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Many elected officials take their public responsibilities very seriously. They work hard, study the issues and strive to provide services for constituents while respecting that they're spending taxpayer funds.

Unfortunately, far too many, in their quest for power and popularity, ignore financial realities as they dole out money indiscriminately. Some know exactly what they're doing; some are clueless.

The City Council candidates in Union City fall into the latter category. Incumbent Jim Navarro, after two terms on the council, and challenger Jose Estrella are two deer lost in the headlights.

It might be amusing if there wasn't so much at stake.

Union City is one of many municipalities buried in debt for employee retirement programs. The city is supposed to fund the benefits as workers earn them. If sufficient money is invested, it should cover the future payouts. But these programs have been badly underfunded.

In Union City's case, the situation is horrible. The retirement programs are short $96 million. That's nearly five years of city payroll, excluding overtime. It works out to about $1,364 for each Union City resident.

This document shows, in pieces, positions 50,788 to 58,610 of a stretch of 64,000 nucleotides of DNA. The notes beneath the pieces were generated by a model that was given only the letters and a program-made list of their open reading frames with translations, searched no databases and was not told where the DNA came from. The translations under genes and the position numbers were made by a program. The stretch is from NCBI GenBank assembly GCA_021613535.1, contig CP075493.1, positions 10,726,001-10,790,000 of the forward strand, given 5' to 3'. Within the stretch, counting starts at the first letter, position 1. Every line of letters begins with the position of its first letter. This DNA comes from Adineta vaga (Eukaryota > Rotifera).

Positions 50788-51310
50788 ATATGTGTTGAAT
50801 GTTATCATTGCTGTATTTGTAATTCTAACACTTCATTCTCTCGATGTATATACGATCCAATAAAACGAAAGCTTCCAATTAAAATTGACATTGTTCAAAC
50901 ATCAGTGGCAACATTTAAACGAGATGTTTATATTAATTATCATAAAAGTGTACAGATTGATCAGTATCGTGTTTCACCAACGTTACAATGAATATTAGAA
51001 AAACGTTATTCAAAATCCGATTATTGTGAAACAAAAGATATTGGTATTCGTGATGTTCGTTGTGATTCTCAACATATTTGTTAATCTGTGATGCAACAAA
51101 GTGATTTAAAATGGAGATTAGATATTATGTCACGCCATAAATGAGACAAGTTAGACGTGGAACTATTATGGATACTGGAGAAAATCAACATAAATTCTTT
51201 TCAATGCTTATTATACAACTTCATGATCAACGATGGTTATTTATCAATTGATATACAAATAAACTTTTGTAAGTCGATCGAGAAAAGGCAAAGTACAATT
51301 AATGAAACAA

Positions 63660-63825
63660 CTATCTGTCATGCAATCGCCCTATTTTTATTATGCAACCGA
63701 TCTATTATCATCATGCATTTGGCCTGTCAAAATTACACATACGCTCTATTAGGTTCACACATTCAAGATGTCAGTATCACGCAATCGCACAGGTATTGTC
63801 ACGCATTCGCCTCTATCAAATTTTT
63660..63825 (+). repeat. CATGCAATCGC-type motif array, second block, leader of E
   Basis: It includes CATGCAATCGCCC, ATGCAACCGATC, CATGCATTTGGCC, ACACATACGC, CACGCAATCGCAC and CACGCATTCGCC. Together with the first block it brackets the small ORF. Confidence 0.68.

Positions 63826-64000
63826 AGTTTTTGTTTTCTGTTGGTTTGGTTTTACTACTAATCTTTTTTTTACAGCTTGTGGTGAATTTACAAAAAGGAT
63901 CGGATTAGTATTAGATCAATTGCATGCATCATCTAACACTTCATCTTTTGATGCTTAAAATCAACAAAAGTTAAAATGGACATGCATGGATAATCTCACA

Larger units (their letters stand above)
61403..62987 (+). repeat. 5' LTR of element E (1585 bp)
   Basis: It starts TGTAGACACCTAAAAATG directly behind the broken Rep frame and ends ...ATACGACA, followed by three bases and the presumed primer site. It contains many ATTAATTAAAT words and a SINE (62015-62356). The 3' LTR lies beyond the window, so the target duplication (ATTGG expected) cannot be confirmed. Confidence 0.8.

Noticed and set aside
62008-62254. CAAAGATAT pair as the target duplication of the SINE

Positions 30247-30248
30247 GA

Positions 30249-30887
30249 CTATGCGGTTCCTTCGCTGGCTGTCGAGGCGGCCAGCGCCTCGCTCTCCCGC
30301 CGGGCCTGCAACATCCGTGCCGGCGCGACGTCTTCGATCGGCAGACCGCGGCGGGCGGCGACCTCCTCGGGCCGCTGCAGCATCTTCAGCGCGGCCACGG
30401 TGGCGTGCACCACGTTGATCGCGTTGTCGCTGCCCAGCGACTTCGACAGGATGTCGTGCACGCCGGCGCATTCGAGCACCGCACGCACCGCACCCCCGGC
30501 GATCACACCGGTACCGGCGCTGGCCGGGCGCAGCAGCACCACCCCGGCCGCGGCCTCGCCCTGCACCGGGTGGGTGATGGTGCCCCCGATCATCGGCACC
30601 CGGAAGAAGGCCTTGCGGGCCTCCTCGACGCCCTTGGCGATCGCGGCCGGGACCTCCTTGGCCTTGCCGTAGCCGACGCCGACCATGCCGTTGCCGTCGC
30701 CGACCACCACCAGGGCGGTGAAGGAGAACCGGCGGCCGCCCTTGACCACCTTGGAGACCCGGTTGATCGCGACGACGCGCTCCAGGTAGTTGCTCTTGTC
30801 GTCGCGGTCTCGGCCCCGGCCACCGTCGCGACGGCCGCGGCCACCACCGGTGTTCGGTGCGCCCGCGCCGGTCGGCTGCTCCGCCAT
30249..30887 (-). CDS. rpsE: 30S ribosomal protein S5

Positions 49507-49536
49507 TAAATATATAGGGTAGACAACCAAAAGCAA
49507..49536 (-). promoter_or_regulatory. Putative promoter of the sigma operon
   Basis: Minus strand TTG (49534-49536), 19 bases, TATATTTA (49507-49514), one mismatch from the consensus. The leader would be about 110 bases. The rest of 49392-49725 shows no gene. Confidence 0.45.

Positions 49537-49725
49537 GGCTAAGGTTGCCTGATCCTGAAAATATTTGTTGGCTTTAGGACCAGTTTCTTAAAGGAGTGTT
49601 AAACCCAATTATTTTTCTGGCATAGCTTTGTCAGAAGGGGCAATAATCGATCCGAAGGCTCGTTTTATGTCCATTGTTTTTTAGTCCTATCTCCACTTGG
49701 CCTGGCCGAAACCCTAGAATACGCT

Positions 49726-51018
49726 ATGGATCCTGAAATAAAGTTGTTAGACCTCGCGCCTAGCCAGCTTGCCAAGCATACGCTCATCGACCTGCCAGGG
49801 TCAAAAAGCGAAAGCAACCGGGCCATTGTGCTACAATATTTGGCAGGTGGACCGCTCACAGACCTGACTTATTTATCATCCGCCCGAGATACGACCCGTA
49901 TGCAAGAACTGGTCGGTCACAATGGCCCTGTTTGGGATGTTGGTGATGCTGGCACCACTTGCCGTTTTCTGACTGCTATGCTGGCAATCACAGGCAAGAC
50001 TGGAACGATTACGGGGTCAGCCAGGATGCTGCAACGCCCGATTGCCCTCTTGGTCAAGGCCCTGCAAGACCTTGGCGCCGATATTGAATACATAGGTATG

It's a debt for benefits employees have already earned. It should have been funded, just like salaries, at the time the workers provided the labor. Instead, the city treats it like a credit card balance, which it plans to stretch out for decades, making future generations pay for the financial sins of their elders.

Did Navarro, after eight years on the City Council, understand this? Actually, he told us that the city is in the black.

It's like saying that a household budget is balanced because a family is making the minimum payments on its astronomical credit card bills. In Union City's case, it makes most of the minimum payments, but not even all of them.

But what about the credit card balance, the $96 million? Navarro had no idea it existed. Most elected officials at least understand that their cities face unfunded liabilities for their retirement programs. It's what drives the entire discussion about pension reform.

Not Navarro.

He knew none of the basics about the lucrative pension benefits his city provides most employees. He didn't know the benefit formulas. He didn't know that his police pay 1 percent of their salary toward their pensions while taxpayers contribute about 40 percent.

As for Estrella, he couldn't offer a cogent reason why he was running. He said he was "for property rights." He said he "sees a lot of cities that are on the verge of going bankrupt." But when it comes to Union City, "I see that it's a very well-run city."

He was guessing. He had no idea.

We asked why, given their lack of knowledge, we should consider endorsing either of them. They had no answer. Nor do we.

We can't recommend either candidate -- and we won't.